The Office of the Special Rapporteur for Freedom of Expression expresses its concern over the cases of physical attacks against journalists and over the judicial proceedings initiated against the journalist Francisco Romero on the part of government officials for defamation.
The Office of the Special Rapporteur for Freedom of Expression reiterates that it deplores the murder of the journalist Enrique Perea Quintanilla. Also, it reiterates its concern over the disappearance of the journalist Rafael Ortiz Martinez on July 8 in Coahuila, and over the numerous attacks, aggressions and threats against journalists and mass media that happened in this last quarter. Several of them took place in the State of Oaxaca, where the Popular Assembly of the People of Oaxaca (Asamblea Popular del Pueblo Oaxaqueño, APPO) occupied several radio stations. The Special Rapporteur follows with attention the case of the journalist Lydia Cacho, author of an investigation on pedophilia involving businessmen and politicians, who denounced being the victim of threats and ongoing harassment. On the positive side, the Special Rapporteurship emphasizes the approval in the Commission on Constitutional Issues of the Congress of the State of Querétaro of a norm that protects the professional secrecy of journalists.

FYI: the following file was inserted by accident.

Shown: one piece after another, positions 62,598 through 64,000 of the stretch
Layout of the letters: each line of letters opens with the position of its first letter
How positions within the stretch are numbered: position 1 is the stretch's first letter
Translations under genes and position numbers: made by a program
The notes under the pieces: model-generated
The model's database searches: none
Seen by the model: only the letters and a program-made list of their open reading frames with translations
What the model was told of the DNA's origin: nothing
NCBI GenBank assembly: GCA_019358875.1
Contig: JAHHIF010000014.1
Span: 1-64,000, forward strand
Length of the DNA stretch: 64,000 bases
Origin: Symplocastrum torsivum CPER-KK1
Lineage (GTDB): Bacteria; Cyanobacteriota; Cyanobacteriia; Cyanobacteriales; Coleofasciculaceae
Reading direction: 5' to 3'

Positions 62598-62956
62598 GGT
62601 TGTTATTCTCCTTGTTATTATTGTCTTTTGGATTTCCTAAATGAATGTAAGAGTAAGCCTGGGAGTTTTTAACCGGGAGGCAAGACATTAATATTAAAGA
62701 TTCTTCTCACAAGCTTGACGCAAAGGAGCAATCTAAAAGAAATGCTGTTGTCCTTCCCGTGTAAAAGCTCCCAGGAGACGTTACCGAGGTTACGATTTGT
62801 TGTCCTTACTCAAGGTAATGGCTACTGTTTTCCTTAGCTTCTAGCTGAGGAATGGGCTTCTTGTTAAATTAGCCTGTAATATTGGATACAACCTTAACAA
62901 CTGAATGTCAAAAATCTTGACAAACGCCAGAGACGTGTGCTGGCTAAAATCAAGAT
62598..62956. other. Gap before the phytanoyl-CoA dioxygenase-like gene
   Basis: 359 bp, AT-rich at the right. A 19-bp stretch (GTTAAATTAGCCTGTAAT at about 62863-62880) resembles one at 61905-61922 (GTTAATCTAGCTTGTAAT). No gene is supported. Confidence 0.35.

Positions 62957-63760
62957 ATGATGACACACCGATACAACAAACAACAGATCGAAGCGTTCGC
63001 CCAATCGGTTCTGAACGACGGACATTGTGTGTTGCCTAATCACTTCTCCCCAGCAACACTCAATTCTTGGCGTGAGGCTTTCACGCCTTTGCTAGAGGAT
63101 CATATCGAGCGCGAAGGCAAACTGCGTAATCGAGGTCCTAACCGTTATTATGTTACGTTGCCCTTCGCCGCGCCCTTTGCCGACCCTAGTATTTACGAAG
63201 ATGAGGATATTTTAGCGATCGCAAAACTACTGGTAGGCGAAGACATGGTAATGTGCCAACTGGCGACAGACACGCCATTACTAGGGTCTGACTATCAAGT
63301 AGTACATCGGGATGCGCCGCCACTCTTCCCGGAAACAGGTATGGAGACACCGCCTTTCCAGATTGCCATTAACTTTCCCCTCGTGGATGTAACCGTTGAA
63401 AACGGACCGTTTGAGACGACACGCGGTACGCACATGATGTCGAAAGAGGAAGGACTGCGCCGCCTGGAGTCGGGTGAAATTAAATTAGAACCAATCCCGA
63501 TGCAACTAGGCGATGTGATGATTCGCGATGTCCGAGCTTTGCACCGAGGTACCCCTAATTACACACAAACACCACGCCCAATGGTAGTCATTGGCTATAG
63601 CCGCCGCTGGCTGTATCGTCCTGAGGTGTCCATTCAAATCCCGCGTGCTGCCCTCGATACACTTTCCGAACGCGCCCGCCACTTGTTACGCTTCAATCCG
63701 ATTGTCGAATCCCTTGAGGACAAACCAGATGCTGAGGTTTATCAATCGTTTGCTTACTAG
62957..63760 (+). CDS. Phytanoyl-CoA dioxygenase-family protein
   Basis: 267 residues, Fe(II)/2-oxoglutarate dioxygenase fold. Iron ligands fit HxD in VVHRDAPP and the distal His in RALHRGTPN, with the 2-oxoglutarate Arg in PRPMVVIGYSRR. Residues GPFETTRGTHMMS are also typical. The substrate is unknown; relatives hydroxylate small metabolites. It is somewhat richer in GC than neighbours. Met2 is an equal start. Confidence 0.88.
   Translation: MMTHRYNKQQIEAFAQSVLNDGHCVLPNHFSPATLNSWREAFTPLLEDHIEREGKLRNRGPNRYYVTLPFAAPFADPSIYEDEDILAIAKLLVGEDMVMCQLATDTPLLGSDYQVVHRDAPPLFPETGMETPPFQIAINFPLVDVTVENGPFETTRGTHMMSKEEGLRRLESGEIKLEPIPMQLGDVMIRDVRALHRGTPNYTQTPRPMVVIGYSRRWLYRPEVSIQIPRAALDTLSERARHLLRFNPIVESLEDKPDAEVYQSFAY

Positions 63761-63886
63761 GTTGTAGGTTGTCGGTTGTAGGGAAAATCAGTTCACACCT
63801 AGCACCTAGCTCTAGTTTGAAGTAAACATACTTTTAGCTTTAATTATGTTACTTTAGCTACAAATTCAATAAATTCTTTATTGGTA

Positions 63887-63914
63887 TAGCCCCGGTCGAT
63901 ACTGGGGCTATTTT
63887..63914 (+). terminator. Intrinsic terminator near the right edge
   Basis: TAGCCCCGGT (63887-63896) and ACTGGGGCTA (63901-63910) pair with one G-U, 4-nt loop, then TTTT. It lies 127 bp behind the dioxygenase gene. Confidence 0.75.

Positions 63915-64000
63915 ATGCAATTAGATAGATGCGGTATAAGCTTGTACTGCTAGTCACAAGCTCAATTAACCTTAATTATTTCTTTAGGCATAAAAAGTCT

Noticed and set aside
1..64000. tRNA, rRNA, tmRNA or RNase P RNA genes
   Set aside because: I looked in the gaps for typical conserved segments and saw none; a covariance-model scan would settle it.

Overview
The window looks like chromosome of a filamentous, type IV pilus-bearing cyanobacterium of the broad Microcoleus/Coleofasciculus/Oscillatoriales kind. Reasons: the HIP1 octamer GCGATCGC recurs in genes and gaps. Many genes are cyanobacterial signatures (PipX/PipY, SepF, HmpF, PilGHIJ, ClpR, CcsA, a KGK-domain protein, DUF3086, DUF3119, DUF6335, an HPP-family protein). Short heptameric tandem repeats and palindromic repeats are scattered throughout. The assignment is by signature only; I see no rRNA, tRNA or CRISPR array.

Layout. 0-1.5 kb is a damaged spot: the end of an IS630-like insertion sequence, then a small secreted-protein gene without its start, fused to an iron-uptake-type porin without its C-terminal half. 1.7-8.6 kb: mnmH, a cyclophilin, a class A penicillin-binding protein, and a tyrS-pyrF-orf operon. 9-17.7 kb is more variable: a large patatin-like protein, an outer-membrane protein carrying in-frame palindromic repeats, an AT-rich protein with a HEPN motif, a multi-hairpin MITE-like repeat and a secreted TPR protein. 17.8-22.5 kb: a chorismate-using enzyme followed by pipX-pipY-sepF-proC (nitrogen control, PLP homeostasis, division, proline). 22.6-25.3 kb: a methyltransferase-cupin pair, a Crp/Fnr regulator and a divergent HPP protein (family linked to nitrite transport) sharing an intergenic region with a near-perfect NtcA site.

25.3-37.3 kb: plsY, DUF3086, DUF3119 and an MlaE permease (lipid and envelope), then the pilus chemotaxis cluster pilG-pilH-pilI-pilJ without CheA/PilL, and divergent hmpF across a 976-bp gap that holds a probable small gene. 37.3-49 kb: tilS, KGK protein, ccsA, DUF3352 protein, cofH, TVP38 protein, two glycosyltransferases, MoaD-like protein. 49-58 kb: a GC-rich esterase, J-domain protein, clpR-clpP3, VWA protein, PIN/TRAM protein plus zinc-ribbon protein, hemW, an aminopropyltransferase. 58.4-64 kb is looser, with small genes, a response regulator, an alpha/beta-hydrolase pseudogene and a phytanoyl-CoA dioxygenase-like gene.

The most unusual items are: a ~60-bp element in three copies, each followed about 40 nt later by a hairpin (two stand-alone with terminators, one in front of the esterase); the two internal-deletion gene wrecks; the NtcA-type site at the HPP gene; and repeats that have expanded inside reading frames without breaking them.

The Office of the Special Rapporteur for Freedom of Expression expresses its concern over public expressions attributed to the President of the Republic, according to which he publicly urged the newspaper El Nuevo Diario to dismiss the journalist Oliver Bodán, who had investigated presumed irregularities in the management of the Ministry of Transport and Infrastructure.